• In 2009, Mauricio Alfanso Mazza-Alaluf was convicted of providing IVTS services without a license. Mazza-Alaluf used his U.S. bank accounts to assist with thousands of transactions totaling hundreds of millions of dollars after physically carrying millions of U.S. dollars through Los Angeles International Airport. Mazza-Alaluf then deposited the funds in bank accounts in the United States to relay payments from Chilean businesses and individuals to U.S. customers, clearing informal transfers between entities through accounts in his own name.4

  • Another recent example involved a multi-national effort to transfer $3.4 million to individuals located in Iran. In June of 2010, Mahmoud Reza Banki was convicted of, among several crimes, operating an unlicensed money-transmitting business. Banki received several million dollars into his U.S. bank accounts on behalf of U.S. customers and then contacted IVTS brokers in Iran to have the equivalent amount of funds paid to the recipients. These transfers to Iran were also in violation of Office of Foreign Assets Control (OFAC) sanctions.5

FinCEN will continue to monitor SARs that identify unregistered IVTS and report findings and emerging trends in future advisories and guidance as appropriate.


Financial institutions should continue to be alert to the possible use of IVTS to move funds linked to laundering of criminal proceeds or to finance terrorism. If a financial institution knows, suspects, or has reason to suspect that an IVTS is operating in violation of the registration requirement under the BSA for money transmitters not acting solely as agents of others, or, even if registered, is being used in the illegal transmittal of funds, a SAR should be filed.

When completing a SAR involving IVTS, financial institutions are requested to check the appropriate box indicating the type of suspicious activity being reported, and to note the abbreviation "IVTS" in the narrative. Also, the narrative should include an explanation as to why the financial institution knows, suspects, or has reason to suspect that an IVTS may be involved in the reported activity.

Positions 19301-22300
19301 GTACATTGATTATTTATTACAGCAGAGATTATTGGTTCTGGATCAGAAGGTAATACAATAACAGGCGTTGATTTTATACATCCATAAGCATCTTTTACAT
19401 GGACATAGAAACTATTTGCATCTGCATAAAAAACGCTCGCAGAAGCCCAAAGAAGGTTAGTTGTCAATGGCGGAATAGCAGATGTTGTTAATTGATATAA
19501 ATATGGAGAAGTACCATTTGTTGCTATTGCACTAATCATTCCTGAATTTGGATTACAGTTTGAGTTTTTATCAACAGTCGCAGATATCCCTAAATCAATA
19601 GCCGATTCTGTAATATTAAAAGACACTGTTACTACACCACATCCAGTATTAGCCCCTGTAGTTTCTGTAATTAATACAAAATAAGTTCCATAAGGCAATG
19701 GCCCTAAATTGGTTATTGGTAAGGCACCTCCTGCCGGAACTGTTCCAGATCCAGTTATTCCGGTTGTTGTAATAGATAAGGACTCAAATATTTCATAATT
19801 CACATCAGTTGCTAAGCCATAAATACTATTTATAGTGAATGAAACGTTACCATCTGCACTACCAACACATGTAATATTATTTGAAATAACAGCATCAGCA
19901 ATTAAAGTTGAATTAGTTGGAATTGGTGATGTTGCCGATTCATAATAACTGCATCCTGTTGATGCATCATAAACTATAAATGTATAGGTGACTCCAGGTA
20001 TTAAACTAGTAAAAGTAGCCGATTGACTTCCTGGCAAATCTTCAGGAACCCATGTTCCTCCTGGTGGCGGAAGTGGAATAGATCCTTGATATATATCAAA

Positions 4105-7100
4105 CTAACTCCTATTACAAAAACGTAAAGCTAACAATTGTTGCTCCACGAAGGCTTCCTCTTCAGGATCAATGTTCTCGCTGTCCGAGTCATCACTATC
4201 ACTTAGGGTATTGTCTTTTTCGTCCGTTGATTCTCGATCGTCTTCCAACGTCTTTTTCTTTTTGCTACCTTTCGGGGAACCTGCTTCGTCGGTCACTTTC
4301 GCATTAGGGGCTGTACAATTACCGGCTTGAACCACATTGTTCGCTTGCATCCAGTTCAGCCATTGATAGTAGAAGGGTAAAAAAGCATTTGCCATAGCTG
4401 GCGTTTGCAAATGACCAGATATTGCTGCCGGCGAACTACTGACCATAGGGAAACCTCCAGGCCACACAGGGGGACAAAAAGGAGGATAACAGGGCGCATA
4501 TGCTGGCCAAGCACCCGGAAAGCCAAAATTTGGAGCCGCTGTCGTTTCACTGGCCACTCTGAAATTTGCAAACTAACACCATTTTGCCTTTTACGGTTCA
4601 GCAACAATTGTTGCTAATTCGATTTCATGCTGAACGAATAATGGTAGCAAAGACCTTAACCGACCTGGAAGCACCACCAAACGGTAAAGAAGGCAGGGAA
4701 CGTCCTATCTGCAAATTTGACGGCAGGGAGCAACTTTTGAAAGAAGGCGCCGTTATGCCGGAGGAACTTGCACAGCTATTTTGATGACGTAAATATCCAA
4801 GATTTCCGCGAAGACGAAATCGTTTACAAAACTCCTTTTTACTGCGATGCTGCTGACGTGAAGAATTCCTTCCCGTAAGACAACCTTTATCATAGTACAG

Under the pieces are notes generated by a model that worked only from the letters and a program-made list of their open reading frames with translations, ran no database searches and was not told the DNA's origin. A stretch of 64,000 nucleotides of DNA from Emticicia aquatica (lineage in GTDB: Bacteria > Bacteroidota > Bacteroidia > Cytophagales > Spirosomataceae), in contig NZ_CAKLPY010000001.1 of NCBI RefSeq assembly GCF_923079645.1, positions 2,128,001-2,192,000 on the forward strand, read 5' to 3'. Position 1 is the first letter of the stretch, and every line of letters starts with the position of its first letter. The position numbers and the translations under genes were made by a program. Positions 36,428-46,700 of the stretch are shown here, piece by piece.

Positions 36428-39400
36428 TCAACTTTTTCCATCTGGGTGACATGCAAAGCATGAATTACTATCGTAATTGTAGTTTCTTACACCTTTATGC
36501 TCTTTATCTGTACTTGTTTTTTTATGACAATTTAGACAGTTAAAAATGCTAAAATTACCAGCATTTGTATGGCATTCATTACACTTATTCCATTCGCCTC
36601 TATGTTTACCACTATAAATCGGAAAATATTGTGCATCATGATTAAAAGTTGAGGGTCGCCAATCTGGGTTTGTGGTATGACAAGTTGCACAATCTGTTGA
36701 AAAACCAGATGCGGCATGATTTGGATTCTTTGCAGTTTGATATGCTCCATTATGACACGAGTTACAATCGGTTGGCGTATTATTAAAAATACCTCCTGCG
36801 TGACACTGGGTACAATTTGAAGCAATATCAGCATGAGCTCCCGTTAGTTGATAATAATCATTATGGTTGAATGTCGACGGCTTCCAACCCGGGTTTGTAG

Questions or comments regarding the contents of this Advisory or the March 2003 IVTS Advisory should be addressed to the FinCEN Regulatory Helpline at 800-949-2732. Financial institutions wanting to report suspicious transactions that may relate to terrorist activity should call the Financial Institutions Toll-Free Hotline at (866) 556-3974 (7 days a week, 24 hours a day). The purpose of the hotline is to expedite the delivery of this information to law enforcement. Financial institutions should immediately report any imminent threat to local-area law enforcement officials.

1 The term "IVTS," as originally stated in the March 2003 IVTS Advisory cited herein, refers to any system, mechanism, or network of people that receives money for the purpose of making the funds or an equivalent value payable to a third party in another geographic location, whether or not in the same form. The transfers generally take place outside of the conventional banking system through non-bank financial institutions or other business entities whose primary business activity may not be the transmission of money.
2 "Informal Value Transfer Systems," FinCEN Advisory 33 (March 2003).
3 See United States v. Elfgeeh, 515 F.3d 100 (2nd Cir. 2008).
4 See, United States v. Mazza-Alaluf, 607 F.Supp.2d 484 (S.D.N.Y. 2009).
5 See United States v. Banki, 2010 U.S. Dist. LEXIS 51330, 2010 WL 2076770 (S.D.N.Y. 2010).